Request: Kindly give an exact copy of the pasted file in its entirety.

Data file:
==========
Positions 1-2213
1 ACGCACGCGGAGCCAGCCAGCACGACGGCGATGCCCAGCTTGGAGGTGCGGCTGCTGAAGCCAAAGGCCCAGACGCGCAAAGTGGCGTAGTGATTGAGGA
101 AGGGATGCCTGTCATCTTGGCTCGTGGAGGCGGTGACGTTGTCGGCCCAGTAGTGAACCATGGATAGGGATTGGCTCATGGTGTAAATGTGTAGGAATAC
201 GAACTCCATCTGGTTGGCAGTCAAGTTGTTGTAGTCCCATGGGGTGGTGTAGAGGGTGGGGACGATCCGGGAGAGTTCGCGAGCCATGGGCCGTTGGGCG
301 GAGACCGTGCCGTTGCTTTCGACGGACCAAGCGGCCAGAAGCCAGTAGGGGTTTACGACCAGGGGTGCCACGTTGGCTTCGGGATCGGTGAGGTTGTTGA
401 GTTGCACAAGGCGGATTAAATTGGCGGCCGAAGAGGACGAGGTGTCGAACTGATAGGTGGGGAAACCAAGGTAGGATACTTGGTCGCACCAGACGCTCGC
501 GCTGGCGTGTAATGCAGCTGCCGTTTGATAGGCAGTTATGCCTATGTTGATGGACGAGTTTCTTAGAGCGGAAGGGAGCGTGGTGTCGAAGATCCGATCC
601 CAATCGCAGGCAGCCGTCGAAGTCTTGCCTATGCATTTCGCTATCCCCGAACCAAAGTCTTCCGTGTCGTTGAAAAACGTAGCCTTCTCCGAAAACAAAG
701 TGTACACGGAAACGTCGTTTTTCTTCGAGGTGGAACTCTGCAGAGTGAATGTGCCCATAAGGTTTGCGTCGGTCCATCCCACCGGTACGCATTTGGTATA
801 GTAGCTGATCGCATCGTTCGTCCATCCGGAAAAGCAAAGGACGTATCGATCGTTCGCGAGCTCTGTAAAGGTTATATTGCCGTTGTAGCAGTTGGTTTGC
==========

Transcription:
Positions 1-2213
1 ACGCACGCGGAGCCAGCCAGCACGACGGCGATGCCCAGCTTGGAGGTGCGGCTGCTGAAGCCAAAGGCCCAGACGCGCAAAGTGGCGTAGTGATTGAGGA
101 AGGGATGCCTGTCATCTTGGCTCGTGGAGGCGGTGACGTTGTCGGCCCAGTAGTGAACCATGGATAGGGATTGGCTCATGGTGTAAATGTGTAGGAATAC
201 GAACTCCATCTGGTTGGCAGTCAAGTTGTTGTAGTCCCATGGGGTGGTGTAGAGGGTGGGGACGATCCGGGAGAGTTCGCGAGCCATGGGCCGTTGGGCG
301 GAGACCGTGCCGTTGCTTTCGACGGACCAAGCGGCCAGAAGCCAGTAGGGGTTTACGACCAGGGGTGCCACGTTGGCTTCGGGATCGGTGAGGTTGTTGA
401 GTTGCACAAGGCGGATTAAATTGGCGGCCGAAGAGGACGAGGTGTCGAACTGATAGGTGGGGAAACCAAGGTAGGATACTTGGTCGCACCAGACGCTCGC
501 GCTGGCGTGTAATGCAGCTGCCGTTTGATAGGCAGTTATGCCTATGTTGATGGACGAGTTTCTTAGAGCGGAAGGGAGCGTGGTGTCGAAGATCCGATCC
601 CAATCGCAGGCAGCCGTCGAAGTCTTGCCTATGCATTTCGCTATCCCCGAACCAAAGTCTTCCGTGTCGTTGAAAAACGTAGCCTTCTCCGAAAACAAAG
701 TGTACACGGAAACGTCGTTTTTCTTCGAGGTGGAACTCTGCAGAGTGAATGTGCCCATAAGGTTTGCGTCGGTCCATCCCACCGGTACGCATTTGGTATA
801 GTAGCTGATCGCATCGTTCGTCCATCCGGAAAAGCAAAGGACGTATCGATCGTTCGCGAGCTCTGTAAAGGTTATATTGCCGTTGTAGCAGTTGGTTTGC